Condensed Matter Physics Seminar

Speaker: Mohammed Hassan, Caltech

Title:  Catching Electrons in the Act: Electron Motion Control and Imaging

Refreshments available at 3:45 pm.

Date: Mon, 13 Feb 2017, 4:10 pm - 5:10 pm  

Type: Seminar

Location: 1400 BPS Bldg.

Abstract:
In the last decade, the real-time studies of electron dynamics in matter becomes increasingly important for the accurate clocking of microscopic phenomena as well as for the ultrafast switching of functionalities in nonlinear optical devices1-4. These studies paved the way to exploring electron dynamics on its action time scale, but relevant techniques cannot provide direct access into the dynamics of the nonlinear response of bound electrons to optical fields. Here we demonstrate the world first optical attosecond pulses synthesized in the visible and nearby ranges, permit the access to the sub-fs probing and control of bound-electronic response5. This study paves the way to novel electronic spectroscopies of bound electrons in solids6 as well as to light-based nonlinear photonics operating on sub-fs time scales and PHz rates.

On the other hand, recently the advancement in ultrafast electron microscopy has allowed recording snaps of temporally-evolving systems, extending the imaging from the three spatial dimensions to the fourth temporal dimension, which provides real-time access to the microscopic motions and radically changed our insight into the workings of this microcosm. Hitherto, imaging the electronic structure dynamics remains beyond the reach due to the lack of the desired temporal resolution. In the second part of the talk, I will show our recent work to enhance the typical temporal resolution of UEM by more than an order of magnitude (16 times) by generating ~ 30 fs electron pulses, accelerated at 200 KeV, via the optical-gating approach, with sufficient intensity for efficiently probing the electronic dynamics of matter. Moreover, we investigate the feasibility of attosecond optical gating to generate subfemtosecond electron pulses utilizing the demonstrated optical attosecond pulse5. Attaining the attosecond temporal resolution in electron microscopy hold the promises for establishing the “Attomicroscopy” to allow the imaging of electron motion in the act.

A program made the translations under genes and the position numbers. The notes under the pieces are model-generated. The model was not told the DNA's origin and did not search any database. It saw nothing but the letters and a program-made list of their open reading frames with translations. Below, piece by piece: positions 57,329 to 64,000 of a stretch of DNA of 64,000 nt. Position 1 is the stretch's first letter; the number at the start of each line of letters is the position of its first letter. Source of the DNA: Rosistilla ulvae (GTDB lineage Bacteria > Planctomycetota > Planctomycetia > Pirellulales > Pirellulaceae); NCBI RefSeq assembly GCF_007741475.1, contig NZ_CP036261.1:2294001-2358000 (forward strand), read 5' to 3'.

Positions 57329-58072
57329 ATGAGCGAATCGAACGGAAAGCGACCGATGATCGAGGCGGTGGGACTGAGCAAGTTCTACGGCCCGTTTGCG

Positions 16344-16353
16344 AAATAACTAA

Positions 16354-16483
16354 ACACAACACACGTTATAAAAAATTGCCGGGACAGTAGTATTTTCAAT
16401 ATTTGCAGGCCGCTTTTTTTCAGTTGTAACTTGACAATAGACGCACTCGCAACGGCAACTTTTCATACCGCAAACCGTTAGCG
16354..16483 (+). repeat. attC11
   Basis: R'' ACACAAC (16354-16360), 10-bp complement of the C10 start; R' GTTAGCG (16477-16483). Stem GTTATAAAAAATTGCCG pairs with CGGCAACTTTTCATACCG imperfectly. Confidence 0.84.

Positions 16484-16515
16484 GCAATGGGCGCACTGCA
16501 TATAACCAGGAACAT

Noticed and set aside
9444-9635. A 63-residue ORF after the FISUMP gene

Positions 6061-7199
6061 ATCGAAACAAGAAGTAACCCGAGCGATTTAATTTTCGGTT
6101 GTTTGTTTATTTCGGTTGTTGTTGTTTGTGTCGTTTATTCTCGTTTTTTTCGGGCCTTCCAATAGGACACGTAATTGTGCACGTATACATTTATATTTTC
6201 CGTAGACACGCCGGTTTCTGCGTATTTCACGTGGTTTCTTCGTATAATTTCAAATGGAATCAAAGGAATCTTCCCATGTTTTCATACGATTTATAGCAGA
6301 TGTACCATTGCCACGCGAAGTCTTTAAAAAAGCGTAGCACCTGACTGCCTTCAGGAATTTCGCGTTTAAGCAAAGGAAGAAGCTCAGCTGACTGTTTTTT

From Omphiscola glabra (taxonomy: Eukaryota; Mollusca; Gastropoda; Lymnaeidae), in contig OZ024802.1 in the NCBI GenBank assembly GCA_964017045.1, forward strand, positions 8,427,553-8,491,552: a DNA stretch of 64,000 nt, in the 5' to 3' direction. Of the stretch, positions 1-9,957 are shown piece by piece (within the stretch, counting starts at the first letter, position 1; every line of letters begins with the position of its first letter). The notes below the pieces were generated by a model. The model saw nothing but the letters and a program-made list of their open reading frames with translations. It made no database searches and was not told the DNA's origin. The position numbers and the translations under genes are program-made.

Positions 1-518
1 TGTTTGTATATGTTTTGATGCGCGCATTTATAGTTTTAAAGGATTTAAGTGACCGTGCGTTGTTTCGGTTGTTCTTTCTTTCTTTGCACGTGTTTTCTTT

References:
1.  Corkum, P. B. & Krausz, F. Attosecond science. Nat Phys 3, 381-387, (2007).
2.  Schiffrin, A. et al. Optical-field-induced current in dielectrics. Nature 493, 70, (2013).
3.  Schultze, M. et al. Controlling dielectrics with the electric field of light. Nature 493, 75-78, (2013).
4.  Kruger, M., Schenk, M. & Hommelhoff, P. Attosecond control of electrons emitted from a nanoscale metal tip. Nature 475, 78-81, (2011).
5.  Hassan, M. T. et al. Optical attosecond pulses and tracking the nonlinear response of bound electrons. Nature 530, 66-70, (2016).
6.  Ivanov, M. & Smirnova, O. Opportunities for sub-laser-cycle spectroscopy in condensed phase. Chemical Physics 414, 3-9, (2013).